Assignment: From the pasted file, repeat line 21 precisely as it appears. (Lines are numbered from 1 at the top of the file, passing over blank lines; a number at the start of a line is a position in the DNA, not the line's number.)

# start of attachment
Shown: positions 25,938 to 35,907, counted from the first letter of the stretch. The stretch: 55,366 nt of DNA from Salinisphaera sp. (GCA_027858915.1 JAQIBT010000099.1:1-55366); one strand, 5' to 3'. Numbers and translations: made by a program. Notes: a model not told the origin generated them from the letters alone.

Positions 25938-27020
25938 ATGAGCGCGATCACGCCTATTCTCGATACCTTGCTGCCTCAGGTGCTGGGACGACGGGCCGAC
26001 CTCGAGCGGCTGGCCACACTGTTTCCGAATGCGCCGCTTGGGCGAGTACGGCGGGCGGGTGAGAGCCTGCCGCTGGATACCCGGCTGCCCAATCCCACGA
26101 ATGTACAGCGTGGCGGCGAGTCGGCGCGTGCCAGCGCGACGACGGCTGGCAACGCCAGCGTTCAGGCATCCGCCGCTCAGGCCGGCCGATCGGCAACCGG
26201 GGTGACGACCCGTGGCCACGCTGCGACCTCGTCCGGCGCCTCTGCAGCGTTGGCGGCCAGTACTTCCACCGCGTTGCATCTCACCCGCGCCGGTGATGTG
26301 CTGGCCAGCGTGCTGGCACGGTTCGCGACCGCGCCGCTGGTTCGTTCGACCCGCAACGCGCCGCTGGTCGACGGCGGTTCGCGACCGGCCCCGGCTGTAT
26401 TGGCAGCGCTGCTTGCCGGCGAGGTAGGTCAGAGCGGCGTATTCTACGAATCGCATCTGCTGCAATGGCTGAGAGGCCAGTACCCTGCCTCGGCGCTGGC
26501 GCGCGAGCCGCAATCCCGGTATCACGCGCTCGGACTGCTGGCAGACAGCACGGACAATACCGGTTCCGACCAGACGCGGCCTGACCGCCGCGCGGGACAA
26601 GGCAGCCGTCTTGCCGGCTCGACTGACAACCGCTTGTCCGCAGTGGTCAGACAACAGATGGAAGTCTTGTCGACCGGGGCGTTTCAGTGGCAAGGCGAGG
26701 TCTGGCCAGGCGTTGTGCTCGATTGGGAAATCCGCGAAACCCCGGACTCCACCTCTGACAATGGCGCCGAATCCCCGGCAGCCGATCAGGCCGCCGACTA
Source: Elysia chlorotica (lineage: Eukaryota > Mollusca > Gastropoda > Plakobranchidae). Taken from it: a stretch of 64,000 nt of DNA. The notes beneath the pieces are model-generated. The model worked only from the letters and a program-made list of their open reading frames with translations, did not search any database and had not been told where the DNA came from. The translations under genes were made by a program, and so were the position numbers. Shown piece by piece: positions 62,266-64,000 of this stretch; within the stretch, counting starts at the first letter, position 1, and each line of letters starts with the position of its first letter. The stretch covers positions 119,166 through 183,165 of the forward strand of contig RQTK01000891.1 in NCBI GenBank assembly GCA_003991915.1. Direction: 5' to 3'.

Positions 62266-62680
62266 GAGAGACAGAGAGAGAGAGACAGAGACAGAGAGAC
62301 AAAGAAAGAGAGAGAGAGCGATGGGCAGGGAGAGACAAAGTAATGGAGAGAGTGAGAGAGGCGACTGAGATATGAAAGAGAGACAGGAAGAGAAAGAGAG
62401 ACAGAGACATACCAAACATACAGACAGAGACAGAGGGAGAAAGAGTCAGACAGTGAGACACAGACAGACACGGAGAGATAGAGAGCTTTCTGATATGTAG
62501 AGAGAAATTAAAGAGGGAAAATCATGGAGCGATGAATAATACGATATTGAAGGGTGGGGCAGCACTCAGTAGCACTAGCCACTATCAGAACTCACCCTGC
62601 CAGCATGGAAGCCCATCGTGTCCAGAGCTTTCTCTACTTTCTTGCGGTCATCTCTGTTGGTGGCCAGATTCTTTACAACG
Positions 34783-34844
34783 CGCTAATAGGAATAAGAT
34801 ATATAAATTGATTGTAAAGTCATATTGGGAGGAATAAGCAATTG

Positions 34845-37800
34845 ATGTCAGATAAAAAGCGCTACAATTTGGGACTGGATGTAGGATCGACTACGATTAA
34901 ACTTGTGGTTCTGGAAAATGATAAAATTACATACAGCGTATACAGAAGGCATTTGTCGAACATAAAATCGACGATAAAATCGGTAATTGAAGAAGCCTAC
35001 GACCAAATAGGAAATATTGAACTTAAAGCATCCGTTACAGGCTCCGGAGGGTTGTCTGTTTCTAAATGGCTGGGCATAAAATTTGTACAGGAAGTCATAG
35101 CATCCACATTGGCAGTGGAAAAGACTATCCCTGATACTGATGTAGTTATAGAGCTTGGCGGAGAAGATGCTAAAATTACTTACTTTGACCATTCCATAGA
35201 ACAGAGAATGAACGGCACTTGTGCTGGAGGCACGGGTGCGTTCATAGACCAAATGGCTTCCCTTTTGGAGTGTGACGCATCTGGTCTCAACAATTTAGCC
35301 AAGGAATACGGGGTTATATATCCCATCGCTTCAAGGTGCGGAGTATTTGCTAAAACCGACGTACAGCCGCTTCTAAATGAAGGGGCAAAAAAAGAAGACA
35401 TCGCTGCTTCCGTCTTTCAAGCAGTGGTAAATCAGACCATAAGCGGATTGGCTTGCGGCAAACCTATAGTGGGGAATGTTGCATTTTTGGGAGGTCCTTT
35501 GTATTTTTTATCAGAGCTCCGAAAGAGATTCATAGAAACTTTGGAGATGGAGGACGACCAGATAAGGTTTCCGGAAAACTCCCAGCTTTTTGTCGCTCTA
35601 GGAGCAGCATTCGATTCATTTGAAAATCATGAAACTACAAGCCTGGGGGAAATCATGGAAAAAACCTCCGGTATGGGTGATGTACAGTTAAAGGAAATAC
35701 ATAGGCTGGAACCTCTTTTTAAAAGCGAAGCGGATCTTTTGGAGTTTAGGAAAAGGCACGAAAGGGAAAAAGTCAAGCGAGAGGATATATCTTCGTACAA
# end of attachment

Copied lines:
34801 ATATAAATTGATTGTAAAGTCATATTGGGAGGAATAAGCAATTG